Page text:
Essay Sample on Levels of Force

Published: 2021-07-02
661 words
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6 min to read
George Washington University
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Police officers use different types of force during their line of duty. The use of force by a police officer is acceptable in situations such as self-defense or defending another group or individual. Some examples of levels of force are the following,

Officer presence presence of officers is usually professional and non-threatening.

Verbalization here, the police use non-threatening or threatening commands to gain compliance.

Empty-handed control law enforcement uses bodily force such as joint locks, kicks, and punches to gain control of a person.

Lethal force police use deadly weapons such as firearms to control a situation.

Less-lethal force they use minor methods such as projectiles and chemical sprays to immobilize a person.

The similarity between the use of excessive force and excessive use of force by the police is that they both require effort to compel compliance by an unwilling suspect. Additionally, in both, either the individual or police might end up with serious injuries. Both affect public perception, for example, people might lose their trust in police officers. According to a research in United Kingdom by Grace et al. (2016), people who have lower levels of trust on the use of force by police officers are black and minority ethnic groups at 76%, young people aged 17-24 at 71%, and people who live in London at 69%. However, the study reveals that peoples concern about the frequency with which police use force is low apart from blacks who encounter police occasionally.

The legal impact of Tennessee v. Gardner on the use of deadly force by the police was that it affected the Fourth Amendment, state law, and local department policing. In the Supreme Court case, the ruling was that under the Fourth Amendment, when a law enforcement officer pursues a fleeing suspect, he or she must not use deadly force unless they have probable cause to believe that the suspect possesses a significant threat. The Tennessee police department had strict rules but still allowed the use of deadly force when pursuing fleeing suspects (Flanders and Welling, 2015). More so, authors affirm that it affected state laws and violated the Fourth Amendment in a way that states were free to expand their scope of criminal law.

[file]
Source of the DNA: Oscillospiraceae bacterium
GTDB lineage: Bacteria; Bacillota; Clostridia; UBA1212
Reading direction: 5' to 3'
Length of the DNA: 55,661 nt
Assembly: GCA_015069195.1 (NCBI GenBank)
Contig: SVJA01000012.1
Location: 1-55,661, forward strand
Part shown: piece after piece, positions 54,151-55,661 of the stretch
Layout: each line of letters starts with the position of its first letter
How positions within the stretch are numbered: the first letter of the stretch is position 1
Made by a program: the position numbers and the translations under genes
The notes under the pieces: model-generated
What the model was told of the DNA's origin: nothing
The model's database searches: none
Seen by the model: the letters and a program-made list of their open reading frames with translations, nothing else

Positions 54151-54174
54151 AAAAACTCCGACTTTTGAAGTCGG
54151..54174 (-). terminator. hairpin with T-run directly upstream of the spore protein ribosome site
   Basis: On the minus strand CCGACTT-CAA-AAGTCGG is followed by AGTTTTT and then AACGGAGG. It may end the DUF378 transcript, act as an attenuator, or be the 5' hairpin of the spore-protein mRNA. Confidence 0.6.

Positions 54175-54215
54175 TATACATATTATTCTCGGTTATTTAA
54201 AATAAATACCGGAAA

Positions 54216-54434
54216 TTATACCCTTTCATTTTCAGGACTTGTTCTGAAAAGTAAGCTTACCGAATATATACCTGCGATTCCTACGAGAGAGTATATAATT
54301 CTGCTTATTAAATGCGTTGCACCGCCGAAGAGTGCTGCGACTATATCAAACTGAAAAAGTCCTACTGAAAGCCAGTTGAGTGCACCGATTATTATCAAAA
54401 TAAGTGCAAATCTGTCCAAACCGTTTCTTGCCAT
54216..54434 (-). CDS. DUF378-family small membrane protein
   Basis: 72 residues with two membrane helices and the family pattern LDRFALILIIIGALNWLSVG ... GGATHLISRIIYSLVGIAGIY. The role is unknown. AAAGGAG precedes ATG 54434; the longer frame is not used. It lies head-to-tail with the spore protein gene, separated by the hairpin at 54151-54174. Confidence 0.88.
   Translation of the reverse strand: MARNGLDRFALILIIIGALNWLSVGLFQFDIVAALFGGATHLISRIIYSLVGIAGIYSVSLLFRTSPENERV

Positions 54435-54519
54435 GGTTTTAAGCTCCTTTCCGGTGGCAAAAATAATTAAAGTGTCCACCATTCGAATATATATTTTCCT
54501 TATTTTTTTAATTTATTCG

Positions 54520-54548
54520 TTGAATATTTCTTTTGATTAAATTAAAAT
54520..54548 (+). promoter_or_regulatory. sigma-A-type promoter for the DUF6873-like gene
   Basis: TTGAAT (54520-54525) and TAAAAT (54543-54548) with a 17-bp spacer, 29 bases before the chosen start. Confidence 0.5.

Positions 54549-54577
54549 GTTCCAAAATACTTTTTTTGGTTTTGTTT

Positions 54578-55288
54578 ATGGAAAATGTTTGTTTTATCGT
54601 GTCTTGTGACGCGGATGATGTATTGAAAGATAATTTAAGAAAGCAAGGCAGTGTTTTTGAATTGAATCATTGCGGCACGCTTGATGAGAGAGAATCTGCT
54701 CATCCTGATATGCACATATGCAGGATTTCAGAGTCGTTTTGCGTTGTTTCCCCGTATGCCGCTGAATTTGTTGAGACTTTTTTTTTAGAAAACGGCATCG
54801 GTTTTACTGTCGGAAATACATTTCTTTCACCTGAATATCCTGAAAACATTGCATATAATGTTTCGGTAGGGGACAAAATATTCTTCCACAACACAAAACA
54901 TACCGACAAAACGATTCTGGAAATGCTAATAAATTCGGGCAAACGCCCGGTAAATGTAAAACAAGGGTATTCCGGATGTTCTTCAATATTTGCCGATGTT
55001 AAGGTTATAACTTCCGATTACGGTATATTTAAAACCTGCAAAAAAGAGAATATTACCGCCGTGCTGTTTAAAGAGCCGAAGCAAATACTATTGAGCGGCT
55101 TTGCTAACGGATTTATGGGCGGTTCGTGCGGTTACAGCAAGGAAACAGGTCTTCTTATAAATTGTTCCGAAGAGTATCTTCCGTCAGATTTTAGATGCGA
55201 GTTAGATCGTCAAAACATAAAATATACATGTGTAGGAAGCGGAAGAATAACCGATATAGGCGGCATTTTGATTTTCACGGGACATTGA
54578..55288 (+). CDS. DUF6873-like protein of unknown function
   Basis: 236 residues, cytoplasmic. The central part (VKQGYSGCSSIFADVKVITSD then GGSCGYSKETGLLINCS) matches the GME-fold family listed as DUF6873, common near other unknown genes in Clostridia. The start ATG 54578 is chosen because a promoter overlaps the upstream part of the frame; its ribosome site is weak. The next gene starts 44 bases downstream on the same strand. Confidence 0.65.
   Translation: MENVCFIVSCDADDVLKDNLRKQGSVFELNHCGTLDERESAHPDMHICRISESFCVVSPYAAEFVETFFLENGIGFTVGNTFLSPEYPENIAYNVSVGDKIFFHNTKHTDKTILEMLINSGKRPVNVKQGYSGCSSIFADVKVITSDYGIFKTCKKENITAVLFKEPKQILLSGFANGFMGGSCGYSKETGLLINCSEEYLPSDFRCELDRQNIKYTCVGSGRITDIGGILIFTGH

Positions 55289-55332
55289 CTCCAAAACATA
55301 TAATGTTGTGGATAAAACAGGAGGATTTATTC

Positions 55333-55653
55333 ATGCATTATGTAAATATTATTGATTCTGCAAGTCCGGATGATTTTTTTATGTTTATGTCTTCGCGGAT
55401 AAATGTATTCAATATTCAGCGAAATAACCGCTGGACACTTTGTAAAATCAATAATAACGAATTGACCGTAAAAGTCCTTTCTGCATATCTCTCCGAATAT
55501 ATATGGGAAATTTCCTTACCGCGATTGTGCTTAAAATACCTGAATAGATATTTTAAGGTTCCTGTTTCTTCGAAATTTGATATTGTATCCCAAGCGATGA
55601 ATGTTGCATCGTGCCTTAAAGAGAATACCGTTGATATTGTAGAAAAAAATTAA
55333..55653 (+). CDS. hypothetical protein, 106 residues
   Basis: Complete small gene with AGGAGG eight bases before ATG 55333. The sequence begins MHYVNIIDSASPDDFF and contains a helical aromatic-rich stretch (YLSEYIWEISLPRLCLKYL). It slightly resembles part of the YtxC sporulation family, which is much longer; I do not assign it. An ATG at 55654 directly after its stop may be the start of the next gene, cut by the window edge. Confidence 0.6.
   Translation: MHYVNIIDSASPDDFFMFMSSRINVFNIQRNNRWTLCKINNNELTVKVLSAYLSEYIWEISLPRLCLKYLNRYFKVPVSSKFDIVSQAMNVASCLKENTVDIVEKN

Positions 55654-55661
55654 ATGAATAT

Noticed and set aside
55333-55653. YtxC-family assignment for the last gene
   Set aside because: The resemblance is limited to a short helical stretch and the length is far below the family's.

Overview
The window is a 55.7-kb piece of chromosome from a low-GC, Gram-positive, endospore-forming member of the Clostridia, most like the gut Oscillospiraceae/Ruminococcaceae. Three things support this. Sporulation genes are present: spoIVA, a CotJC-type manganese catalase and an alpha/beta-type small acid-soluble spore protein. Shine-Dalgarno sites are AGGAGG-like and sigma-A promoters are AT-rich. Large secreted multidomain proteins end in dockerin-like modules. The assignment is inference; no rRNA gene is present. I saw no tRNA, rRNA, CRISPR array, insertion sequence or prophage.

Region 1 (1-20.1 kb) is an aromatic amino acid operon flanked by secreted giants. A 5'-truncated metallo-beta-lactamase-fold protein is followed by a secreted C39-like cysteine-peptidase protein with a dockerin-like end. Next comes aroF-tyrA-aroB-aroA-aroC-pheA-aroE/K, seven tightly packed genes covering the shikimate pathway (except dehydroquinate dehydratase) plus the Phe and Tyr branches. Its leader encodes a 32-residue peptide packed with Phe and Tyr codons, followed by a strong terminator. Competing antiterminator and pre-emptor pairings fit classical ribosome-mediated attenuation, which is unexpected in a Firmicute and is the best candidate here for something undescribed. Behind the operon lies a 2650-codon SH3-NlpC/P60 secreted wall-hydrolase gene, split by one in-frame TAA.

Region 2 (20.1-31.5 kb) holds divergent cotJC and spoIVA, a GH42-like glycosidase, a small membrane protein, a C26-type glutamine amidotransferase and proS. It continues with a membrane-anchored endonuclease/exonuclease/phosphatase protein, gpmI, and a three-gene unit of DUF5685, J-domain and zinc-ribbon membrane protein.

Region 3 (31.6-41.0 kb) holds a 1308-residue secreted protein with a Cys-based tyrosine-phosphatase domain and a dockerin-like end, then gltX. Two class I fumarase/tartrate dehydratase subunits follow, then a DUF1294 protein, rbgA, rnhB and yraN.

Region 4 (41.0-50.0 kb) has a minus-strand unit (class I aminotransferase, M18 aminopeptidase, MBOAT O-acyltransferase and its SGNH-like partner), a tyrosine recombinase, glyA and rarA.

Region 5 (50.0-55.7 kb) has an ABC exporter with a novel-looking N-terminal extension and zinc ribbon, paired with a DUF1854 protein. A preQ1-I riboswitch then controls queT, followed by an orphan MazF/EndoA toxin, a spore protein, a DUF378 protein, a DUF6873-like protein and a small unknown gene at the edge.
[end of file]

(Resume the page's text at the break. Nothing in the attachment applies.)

The use of force by police officers has been reported on the news in many occasions. One in particular happed recently when a Texas police officer punched a 14-year-old girl in the face. The incident took place on 5/20/2017 when the girl was attending a quinceanera. The video has graphic images and the police officer not only throws one punch but several on the girl. One of his fellow officers even goes to an extent of restraining the girl while the other officer punches her. According to witnesses, what made the police officer hit her is unclear, but as the video depicts, the girl did not hit her back. From a personal perspective, the use of force was not necessary. The reason is that first, the victim is a girl, and more so, she is only fourteen. The police officer went overboard by taking matters in his hands.

There are legal standards put in place to govern the use of non-deadly force by police officers. Amnesty International (2015) indicates that the international standard requires that police officers should only use force when there are no other ways of achieving a legitimate objective and that the amount of force should be appropriate to minimize damage. Moreover, the standard emphasizes that the intentional use of firearms should be made strictly unavoidable to protect life.


Amnesty International. (2015). Deadly Force: Police use of Lethal Force in the United States.

Retrieved from

Flanders, C., and Welling, J. (2015). Police Use of Deadly Force: State Statutes 30 Years after

Garner. Saint Louis University Public Law Review, vol. xxxv, no. 109.

Grace et al. (2016). Police Use of Force: Evidence from Complaints, Investigations, and Public

Perceptions. Independent police Complaints Commission. Retrieved from

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